Rooted from the dissatisfaction with ‘painting stops upon completion’, the artist creates an art form that integrates painting with video – “showing pictures”. The video documents the painting all over the wall and on the floor frame by frame by stop-motion photography. It is then synchronized and displayed in the form of film installation, as if giving the painting a second life.#
CHANG Yung Ta, Signal.Flow 2.1
Bulb lamps, speaker, computer and DMX controller, 2011
The system runs programmes that process the hard disk’s activities and computer’s inner temperature, which then generates signals that alter brightness of the light bulbs and volume of the speakers. Presenting the invisible signals through light and sound, the work draws audience’s attention to the details they overlooked in everyday life.#
Work comprised of audio and visual presentations.
Sound recording photos in the backdrop of a school visit.
Samson YOUNG, Liquid Borders Series
Graphical notation (ink and watercolour on paper) and sound installation, 2012-Present
Walking along the restricted zones, the artist sonically archives the disappearing Hong Kong-China border. Sounds of the vibrating wired fencing are collected by contact microphone while those of the running Shenzhen River by hydrophones. They are then rearranged into compositions, and re-transcribed into graphical notations. Through sound art, we can hear the sounds we missed out amid hustle and bustle and re-discover the potential of the sense of hearing.#
Nam June, PAIK, One Candle
Candle on tripod, camera with zoom lens, signal converter and five 3-tube projectors, 1988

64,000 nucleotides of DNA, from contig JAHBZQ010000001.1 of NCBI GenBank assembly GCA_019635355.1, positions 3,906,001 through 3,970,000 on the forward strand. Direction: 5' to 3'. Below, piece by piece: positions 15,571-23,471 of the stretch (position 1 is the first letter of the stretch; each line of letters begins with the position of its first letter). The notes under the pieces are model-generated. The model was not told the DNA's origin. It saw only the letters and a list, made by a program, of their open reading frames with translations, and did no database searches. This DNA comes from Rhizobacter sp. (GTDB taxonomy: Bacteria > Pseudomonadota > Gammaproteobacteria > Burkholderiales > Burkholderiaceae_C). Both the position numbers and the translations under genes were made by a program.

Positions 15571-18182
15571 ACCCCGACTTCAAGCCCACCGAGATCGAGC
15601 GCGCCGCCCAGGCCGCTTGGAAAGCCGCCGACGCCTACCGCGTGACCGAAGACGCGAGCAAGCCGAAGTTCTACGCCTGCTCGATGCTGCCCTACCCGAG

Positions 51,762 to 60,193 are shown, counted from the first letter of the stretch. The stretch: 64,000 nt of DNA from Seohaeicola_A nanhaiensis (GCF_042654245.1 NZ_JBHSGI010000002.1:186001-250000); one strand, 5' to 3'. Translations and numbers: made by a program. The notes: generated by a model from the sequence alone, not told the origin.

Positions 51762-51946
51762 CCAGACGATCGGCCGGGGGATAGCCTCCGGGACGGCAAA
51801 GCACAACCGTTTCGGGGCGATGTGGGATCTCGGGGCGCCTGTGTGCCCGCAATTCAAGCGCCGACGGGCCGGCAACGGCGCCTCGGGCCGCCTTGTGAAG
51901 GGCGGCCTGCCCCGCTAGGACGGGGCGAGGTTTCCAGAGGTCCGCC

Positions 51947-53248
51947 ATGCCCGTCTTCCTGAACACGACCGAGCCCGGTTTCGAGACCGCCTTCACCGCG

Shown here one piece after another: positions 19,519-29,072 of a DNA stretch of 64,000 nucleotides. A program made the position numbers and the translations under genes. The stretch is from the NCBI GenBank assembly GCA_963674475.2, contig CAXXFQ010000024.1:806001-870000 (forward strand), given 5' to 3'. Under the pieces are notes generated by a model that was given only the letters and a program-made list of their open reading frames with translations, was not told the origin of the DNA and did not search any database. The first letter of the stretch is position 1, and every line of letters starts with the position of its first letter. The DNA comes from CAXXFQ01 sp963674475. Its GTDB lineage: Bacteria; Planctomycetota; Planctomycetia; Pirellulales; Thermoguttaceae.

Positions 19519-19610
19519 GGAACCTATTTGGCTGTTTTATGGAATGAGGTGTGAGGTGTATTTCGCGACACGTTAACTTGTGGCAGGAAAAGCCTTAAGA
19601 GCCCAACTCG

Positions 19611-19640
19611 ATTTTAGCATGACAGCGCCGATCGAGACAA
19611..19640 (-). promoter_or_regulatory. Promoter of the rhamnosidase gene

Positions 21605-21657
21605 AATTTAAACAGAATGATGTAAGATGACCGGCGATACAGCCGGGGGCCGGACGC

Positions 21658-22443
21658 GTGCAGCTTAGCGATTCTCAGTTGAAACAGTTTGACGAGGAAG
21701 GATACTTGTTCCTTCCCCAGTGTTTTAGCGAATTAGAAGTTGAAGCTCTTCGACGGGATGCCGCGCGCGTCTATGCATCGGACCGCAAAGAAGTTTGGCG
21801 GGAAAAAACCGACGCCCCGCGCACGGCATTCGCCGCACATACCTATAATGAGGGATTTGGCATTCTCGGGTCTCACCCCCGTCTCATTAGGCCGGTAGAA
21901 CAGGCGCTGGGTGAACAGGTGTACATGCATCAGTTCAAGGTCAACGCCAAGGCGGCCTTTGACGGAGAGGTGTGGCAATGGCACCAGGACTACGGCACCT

One burning candle. A video camera follows its progress, casting its image onto the walls. The flickering image is magnified in myriad projections. Reality interweaves with illusions. The tranquility of this work brings audience into a state of meditation.#
Nam June PAIK, Charlie Chaplin
Video sculpture with vintage televisions and monitors, 2001
With a series of robot sculptures, Nam June Paik explores the harmony between human and technology. This robot made up of vintage televisions and monitors is named after Charlie Chaplin, echoing Chaplin’s masterpiece Modern times, which depicts a capitalist society dominated by machine civilization and satirizes the loss of humanity.#
WANG Ningde, 39x18%
LED lights, speakers, filmstrips, lens single-chip micro-computer and transformer, 2009-10
Photos, capable to capture the momentary nature of our life, now become transient in the work. These thirty-nine projectors are designed by the artist with each uses flashes as the light source and projects only one image. It makes audience re-think the ‘transience’ and ‘eternity’, ‘unreality’ and ‘reality’ about ‘image’ and ‘memory’.#
LEE Yongbaek, Broken Mirror
42” and 72” monitors, mirror, stereo speakers and Mac mini, 2011-2013
The mirror breaking in front of you is a two-way mirror attached to an LCD screen, an illusion crafted by the artist, accompanied by mirror-breaking sounds. It encourages self-reflection: What is real? What is not? This work not only stimulates people’s senses but also challenges their perception towards reality, manifesting the power of art and technology.#
Miscellaneous props leading to the traditional
alter table above which the main event – image projection is installed.
Open scroll to generate video imagery.
WONG Chung Yu, A Transiting Cycle of Dualism
Interactive digital media, ink on paper and wooden installation, 2013
Under the influence of the concept ‘commentary existence and non-existence’ of Taoism, this work explores the dualistic relations between matters. From a ‘surface’ to a ‘cube’. From ‘nothingness’ to ‘existence’. The transit of matters circulates infinitely in this work.#
#All artist statements (in full) from official exhibition brochure.
Distilling Senses – A Journey through Art
and Technology in Asian Contemporary Art
Dec 11, 2013 to January 12, 2014
《Distilling Senses - Art and Technology in Asian Contemporary Art》〈中文摘要〉
誠言，總結以上兩個作品，筆者從《排隊100》裡得著較多。這並非它激活思考的能力，主要原因是古普塔的觀察力與及她帶出真摯的生存大道 — 這股令人忽略但不可或缺的原動力。
《Distilling Senses - Art and Technology in
Asian Contemporary Art》